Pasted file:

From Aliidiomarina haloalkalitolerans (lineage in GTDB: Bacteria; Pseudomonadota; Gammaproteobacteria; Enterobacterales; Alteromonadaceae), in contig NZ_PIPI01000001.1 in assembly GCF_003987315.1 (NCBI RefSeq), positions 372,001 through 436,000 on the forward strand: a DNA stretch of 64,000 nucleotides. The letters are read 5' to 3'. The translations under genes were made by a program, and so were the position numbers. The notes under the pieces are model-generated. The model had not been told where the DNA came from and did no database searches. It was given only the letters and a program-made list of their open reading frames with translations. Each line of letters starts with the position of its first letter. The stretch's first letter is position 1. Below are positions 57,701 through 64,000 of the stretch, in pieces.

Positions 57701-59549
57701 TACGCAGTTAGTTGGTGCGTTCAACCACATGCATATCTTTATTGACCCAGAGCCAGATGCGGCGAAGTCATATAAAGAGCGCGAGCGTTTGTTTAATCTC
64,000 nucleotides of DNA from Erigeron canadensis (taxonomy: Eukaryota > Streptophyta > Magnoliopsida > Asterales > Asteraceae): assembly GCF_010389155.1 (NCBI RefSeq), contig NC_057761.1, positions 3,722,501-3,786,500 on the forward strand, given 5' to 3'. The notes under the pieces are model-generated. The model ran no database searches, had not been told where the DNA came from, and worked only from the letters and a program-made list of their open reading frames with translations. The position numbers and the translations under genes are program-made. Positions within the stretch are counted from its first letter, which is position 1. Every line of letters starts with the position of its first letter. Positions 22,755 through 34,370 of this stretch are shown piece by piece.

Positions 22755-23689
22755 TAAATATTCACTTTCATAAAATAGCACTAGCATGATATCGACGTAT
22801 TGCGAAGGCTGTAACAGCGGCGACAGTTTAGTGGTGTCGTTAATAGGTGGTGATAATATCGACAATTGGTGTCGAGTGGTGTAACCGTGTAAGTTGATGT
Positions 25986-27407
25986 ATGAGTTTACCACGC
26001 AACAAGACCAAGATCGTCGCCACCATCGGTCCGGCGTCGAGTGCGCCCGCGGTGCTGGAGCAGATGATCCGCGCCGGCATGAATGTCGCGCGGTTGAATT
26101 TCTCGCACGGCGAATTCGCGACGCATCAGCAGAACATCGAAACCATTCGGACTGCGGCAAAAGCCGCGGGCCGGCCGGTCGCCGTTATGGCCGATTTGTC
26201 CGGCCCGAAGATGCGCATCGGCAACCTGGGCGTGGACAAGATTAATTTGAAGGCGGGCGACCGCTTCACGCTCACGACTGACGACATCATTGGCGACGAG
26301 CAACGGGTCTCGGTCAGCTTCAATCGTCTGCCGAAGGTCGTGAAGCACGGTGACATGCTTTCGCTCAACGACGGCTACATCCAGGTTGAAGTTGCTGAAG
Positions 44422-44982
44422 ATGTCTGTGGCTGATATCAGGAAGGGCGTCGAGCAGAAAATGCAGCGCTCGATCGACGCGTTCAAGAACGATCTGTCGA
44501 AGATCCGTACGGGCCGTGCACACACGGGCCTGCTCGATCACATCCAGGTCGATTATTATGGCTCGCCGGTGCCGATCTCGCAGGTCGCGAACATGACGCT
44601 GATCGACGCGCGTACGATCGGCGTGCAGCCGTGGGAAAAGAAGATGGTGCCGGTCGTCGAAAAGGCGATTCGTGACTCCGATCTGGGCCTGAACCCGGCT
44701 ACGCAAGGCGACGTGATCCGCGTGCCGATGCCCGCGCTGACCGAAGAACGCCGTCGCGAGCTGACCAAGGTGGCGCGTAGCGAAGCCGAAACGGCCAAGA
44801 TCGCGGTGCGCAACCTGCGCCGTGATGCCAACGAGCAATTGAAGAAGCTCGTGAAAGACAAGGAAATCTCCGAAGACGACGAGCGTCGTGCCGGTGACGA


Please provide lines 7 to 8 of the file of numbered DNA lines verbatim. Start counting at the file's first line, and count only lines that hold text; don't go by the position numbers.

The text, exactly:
22801 TGCGAAGGCTGTAACAGCGGCGACAGTTTAGTGGTGTCGTTAATAGGTGGTGATAATATCGACAATTGGTGTCGAGTGGTGTAACCGTGTAAGTTGATGT
Positions 25986-27407